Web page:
Move.org recently conducted a poll and found that 53.2 percent of millennials surveyed said they prefer to live in small or midsize cities. Compare that to 8.6 percent, the percentage of millennials who prefer a metropolis like New York City or Los Angeles.
They also found 55.7 percent of respondents attended college in their home states instead of moving to an out-of-state school, and 54.5 percent said they haven’t moved since college. When asked if they’ve moved outside the U.S. after high school or college (even for a short gap year), only 11.7 percent of respondents said yes. Only 3.4 percent said they may someday live abroad.
The Kooskia Farmers’ Market starts Thursday, June 6, at the Kooskia City Park and runs every Thursday from 10 a.m.-2 p.m.
Organizers are looking for vendors and artisans to sell produce, plants, homemade goods, quilts, eggs, photography, jewelry, art, woodworking, health and wellness and much more. No garage sale items will be allowed.
Music talent is also being sought to play during the event and locals wanting to share any skills like fly fishing, painting, music, yoga, gardening, etc., to teach the community during occasional demonstrations.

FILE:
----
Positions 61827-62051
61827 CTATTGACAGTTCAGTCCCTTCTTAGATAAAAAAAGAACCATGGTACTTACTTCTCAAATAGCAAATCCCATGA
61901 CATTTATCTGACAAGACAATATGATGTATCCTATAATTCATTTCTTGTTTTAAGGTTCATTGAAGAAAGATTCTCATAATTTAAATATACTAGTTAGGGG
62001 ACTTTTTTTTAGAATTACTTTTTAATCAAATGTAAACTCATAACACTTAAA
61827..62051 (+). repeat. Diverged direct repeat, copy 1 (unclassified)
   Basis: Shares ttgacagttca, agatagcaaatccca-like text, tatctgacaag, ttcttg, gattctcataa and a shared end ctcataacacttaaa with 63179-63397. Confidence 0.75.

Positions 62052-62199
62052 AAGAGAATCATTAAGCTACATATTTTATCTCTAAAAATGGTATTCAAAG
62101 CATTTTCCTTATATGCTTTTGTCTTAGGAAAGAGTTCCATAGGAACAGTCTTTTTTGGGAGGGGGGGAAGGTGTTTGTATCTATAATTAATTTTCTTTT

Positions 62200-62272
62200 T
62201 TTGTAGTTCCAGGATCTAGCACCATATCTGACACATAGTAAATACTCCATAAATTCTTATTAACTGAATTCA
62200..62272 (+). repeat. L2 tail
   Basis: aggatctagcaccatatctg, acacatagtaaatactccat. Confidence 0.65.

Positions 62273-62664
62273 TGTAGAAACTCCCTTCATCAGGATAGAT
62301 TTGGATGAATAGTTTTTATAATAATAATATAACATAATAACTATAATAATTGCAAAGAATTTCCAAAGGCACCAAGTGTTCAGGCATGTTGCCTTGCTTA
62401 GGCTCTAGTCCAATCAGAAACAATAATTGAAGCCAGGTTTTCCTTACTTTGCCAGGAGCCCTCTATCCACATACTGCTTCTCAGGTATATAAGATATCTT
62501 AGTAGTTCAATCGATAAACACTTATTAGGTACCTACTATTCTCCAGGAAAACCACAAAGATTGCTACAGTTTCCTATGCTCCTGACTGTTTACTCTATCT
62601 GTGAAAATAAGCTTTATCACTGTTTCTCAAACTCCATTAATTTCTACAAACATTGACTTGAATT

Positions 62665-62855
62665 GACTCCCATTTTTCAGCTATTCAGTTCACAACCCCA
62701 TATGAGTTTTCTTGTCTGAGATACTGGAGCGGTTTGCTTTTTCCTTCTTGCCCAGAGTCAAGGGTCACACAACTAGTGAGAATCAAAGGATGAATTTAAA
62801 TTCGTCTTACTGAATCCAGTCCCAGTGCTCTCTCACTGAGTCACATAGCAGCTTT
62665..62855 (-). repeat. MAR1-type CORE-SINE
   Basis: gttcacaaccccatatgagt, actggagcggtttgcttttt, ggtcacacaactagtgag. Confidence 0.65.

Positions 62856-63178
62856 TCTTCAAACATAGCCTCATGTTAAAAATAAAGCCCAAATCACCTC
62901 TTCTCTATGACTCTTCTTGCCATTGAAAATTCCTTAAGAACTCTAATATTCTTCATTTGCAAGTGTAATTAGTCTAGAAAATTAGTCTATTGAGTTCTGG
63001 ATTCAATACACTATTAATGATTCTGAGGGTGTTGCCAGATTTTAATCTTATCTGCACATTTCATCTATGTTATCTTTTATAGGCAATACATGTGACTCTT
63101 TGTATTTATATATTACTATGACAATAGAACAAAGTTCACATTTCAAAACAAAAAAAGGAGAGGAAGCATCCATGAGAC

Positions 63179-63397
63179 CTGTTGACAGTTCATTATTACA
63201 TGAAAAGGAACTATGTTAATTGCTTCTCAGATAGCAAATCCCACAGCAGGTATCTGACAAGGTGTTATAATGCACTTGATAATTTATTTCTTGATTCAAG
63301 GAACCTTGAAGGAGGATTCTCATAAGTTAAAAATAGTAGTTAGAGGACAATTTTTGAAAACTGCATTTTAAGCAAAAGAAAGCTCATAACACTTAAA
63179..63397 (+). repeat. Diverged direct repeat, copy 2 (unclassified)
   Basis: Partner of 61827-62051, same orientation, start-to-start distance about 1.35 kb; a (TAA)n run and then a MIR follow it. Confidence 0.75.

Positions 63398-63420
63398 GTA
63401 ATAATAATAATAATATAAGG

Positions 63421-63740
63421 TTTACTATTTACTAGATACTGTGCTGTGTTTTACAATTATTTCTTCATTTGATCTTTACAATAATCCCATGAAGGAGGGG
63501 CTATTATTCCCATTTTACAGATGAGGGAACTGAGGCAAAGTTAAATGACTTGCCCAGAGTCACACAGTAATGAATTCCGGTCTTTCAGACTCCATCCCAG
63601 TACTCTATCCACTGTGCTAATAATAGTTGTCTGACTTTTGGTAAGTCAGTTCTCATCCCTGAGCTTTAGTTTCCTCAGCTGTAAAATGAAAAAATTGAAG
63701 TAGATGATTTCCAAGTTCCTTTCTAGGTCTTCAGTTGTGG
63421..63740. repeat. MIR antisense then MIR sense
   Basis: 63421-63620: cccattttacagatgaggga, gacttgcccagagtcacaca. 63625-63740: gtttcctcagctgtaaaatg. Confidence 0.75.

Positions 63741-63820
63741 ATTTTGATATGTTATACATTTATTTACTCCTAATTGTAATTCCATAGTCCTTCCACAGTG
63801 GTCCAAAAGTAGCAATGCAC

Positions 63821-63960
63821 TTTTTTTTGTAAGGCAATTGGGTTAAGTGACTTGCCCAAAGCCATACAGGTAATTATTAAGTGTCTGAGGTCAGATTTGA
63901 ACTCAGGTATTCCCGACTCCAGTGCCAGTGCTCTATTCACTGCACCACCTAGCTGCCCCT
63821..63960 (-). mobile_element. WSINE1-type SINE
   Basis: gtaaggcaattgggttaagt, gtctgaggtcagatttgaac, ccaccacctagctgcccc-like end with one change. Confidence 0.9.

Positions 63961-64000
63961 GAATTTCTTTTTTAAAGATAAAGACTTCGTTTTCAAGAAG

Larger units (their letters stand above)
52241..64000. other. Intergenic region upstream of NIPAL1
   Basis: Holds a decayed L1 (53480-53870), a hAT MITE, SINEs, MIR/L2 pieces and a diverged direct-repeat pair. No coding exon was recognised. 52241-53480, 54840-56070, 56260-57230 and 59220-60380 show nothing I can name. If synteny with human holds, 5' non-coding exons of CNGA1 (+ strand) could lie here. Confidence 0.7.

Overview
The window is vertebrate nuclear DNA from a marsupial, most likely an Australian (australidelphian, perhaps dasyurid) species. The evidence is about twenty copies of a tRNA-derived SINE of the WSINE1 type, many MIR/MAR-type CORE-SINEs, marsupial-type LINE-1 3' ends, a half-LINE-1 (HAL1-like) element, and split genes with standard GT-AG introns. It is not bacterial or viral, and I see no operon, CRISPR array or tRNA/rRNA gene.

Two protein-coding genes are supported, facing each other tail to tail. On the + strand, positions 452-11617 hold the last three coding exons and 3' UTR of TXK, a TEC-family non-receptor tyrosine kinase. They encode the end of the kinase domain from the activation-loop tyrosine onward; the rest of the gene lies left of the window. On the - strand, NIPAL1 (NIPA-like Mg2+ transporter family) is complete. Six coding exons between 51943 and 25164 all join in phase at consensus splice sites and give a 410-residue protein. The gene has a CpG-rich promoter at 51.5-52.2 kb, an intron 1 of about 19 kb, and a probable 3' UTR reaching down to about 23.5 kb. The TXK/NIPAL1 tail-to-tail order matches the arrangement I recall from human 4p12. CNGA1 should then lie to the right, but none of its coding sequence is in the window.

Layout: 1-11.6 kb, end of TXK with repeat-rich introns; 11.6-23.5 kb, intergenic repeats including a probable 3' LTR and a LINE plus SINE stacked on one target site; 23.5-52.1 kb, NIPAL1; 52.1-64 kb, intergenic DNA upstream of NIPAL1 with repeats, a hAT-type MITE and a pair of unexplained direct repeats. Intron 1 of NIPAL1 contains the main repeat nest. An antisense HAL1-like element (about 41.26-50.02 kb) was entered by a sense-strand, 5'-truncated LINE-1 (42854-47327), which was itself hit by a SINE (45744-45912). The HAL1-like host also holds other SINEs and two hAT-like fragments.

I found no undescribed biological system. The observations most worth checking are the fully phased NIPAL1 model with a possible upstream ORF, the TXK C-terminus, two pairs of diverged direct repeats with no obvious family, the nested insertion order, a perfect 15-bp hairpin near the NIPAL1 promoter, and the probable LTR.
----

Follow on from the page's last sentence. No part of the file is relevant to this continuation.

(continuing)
An informational NRCS cost share program for landowners is set for Tuesday, June 18, in Orofino. The meeting will be held from 6 to 8:30 p.m. at the University of Idaho extension office. Cost is $10. Call 208-476-4434 to register.
Grangeville Performing Arts Pavilion (band shed for Pioneer Park) recently got news that Ryan and Heather Uhlenkott of Advanced Welding in Grangeville offered $10,000 to the project. Wow! Awesome news for this project and all who are working so hard on it.
Airbridge Broadband recently donated $300 to each of the following schools for their senior fun night safe and sober celebrations: Kamiah, Clearwater Valley, Grangeville, Prairie, Nezperce, Orofino, Timberline High School and Craigmont. Thanks for the support for the class of 2019!
After listening to Paige Lindsley’s valedictory speech at GHS, I started wondering about the GPA of Harvard students. (By the way, she did not mention Harvard in her speech. I actually thought that was very humble). I looked up the GPAs of the last couple year’s incoming freshman classes and this is what I learned: Harvard’s was 3.94; Northwest Nazarene University in Nampa (that’s where I and my oldest daughter graduated from) was 3.56; the numbers I found for the University of Idaho varied between 3.39-3.6 for the past couple of years. I think that’s very impressive, especially when you see that for many colleges it’s about 2.0. Still, I’m not dissing that 2.0. School can be very difficult for people and I admire all who finish and go on to college, as well as those who choose the workforce, vocational training, the military or family life. It takes us all to make the world go around!